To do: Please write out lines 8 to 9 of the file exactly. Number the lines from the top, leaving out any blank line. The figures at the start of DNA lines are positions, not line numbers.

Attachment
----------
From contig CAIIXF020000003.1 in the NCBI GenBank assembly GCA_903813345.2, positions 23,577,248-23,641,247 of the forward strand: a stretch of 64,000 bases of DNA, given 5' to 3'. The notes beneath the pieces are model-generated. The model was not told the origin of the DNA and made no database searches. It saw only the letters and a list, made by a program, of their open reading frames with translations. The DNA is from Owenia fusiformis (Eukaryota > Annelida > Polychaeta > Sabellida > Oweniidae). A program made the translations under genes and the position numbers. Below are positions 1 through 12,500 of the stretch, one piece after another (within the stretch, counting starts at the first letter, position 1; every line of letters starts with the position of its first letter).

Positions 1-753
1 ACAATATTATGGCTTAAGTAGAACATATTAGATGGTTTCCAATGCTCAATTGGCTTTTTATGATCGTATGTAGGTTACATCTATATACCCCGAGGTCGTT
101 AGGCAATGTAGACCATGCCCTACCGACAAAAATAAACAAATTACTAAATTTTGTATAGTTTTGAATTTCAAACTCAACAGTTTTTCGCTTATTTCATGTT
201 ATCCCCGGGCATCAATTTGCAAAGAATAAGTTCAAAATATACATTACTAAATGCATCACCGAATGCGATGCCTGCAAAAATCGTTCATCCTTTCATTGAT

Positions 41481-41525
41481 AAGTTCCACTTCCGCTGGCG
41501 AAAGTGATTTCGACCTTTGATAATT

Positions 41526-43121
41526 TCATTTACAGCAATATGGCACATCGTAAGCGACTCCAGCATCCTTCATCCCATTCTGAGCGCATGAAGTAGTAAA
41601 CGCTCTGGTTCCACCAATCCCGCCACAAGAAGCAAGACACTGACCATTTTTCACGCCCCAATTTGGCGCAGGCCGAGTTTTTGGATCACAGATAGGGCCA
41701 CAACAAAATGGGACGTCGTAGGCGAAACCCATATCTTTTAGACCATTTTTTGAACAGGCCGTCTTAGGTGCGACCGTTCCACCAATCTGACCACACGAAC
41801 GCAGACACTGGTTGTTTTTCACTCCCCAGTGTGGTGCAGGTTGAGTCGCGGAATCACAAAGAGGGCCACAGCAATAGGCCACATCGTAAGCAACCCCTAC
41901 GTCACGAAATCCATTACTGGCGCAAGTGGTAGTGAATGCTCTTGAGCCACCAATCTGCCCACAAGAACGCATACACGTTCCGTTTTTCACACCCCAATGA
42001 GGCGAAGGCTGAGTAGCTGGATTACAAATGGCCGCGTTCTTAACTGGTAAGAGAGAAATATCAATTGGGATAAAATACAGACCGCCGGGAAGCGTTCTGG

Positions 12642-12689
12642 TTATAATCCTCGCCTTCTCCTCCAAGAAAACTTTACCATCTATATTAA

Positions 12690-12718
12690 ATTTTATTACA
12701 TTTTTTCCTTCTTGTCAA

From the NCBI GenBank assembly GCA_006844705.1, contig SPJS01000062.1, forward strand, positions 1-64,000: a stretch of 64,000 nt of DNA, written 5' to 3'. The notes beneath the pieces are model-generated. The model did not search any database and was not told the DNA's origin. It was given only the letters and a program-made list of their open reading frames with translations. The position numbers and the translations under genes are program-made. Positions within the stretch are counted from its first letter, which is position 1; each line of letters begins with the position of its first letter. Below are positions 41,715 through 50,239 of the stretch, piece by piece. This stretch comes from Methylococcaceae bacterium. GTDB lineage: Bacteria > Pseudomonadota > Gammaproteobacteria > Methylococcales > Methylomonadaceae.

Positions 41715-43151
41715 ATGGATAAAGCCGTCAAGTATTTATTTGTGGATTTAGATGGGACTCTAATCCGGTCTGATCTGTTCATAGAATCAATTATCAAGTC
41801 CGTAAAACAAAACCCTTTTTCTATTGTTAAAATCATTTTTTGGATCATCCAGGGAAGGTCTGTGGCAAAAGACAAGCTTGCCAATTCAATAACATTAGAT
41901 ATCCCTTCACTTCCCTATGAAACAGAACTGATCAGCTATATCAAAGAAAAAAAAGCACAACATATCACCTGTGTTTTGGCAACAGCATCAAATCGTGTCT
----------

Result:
41501 AAAGTGATTTCGACCTTTGATAATT

Positions 41526-43121